Tip: Searches with whole words are faster than searching with partial terms. If a term is a word in some names but a partial term in others, the hits found using the complete word are returned first. E.g. searches with the term cancer would return elements with names like "cancer reads" and "my cancer sample" before an element with a names like "cancerreads".
Note: Wildcards (
* ? ~) are ignored in basic searches. If you wish to define a search using wildcards, use the advanced search functionality of Quick Search.
When a search term is preceded by "name:", more specific searches can be defined, using standard wild cards. If multiple query terms are provided, elements and folders containing all terms are returned. Searches are case insensitive.
Terms in the path can also be searched for by preceding the term with "path:".
If you have defined local (custom) attributes for any of your CLC Locations, the contents of these can also be searched with using the name of the attribute preceded by "attrib_", e.g. "attrib_color:blue".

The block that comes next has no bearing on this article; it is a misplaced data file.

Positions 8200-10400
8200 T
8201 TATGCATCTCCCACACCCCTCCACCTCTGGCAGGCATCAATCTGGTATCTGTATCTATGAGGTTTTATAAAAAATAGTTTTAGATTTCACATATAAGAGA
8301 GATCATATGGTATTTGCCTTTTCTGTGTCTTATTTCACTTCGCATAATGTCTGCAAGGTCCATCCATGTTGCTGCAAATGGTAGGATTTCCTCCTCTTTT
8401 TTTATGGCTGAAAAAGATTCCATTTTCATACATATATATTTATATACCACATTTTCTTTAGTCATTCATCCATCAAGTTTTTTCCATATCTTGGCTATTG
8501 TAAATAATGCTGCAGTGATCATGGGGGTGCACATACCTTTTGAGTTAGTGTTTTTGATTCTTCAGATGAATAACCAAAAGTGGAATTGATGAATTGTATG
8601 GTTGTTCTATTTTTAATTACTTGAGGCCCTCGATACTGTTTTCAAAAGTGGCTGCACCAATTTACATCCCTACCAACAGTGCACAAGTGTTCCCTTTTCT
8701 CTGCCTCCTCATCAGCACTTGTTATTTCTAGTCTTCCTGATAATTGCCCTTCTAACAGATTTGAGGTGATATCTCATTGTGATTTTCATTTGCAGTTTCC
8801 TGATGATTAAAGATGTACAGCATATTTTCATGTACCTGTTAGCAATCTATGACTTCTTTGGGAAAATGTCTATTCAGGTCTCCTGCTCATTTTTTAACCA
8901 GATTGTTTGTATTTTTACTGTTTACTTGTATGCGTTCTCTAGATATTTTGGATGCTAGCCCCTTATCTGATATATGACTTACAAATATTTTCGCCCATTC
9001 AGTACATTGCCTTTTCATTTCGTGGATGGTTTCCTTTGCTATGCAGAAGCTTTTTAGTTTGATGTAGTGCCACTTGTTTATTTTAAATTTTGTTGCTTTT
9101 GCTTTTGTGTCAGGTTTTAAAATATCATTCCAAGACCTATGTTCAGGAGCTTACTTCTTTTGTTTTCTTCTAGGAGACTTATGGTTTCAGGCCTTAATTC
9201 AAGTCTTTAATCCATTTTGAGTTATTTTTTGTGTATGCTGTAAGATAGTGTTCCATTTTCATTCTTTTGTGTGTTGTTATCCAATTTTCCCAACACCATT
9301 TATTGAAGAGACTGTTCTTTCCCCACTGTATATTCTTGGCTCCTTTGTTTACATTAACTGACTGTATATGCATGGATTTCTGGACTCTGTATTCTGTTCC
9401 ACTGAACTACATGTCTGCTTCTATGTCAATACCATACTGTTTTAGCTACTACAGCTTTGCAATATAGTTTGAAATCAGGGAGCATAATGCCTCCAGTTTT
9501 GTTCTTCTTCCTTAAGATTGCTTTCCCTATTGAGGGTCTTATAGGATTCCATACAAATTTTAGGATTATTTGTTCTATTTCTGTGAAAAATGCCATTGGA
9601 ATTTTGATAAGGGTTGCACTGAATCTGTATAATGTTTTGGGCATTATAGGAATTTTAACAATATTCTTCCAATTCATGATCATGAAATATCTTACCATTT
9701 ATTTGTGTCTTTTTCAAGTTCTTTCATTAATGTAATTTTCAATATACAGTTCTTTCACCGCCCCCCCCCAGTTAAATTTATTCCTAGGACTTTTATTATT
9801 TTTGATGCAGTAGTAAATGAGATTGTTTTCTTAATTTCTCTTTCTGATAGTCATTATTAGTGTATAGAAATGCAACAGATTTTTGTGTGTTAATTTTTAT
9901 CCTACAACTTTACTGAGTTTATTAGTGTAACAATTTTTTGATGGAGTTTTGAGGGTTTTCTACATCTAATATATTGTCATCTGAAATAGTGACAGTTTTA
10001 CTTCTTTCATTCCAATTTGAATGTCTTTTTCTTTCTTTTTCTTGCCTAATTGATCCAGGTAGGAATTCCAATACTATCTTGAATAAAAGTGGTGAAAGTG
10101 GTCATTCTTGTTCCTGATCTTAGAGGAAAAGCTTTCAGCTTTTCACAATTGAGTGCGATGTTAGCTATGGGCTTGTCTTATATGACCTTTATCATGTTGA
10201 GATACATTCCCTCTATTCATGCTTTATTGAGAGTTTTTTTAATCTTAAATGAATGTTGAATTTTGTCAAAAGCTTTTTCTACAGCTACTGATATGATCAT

Example 5: A search for path:tutorials name:cancer would find all data elements or folders where at least one folder in its path contained "tutorials" and the name of the folder or element included the word "cancer". Word here is as defined earlier in this section. In this example, an element named "cancer tissue reads" in a subfolder under "CLC_Tutorials" would be found, but an element called "cancerreads" in that subfolder would not be.
Example 6: A search for path:tutorials cancer would find all data elements or folders where at least one folder in its path contained "tutorials" (with capital or small letters) and the name of the folder or element reported including the word "cancer". In this example, an element named "cancer tissue reads" in a subfolder under "CLC_Tutorials" would be found, and so would an element called "cancerreads" in that subfolder.
Advanced search expressions
The terms below can only be used when the field being searched has been specified explicitly, e.g. by preceding the search term with "name:" or "path:".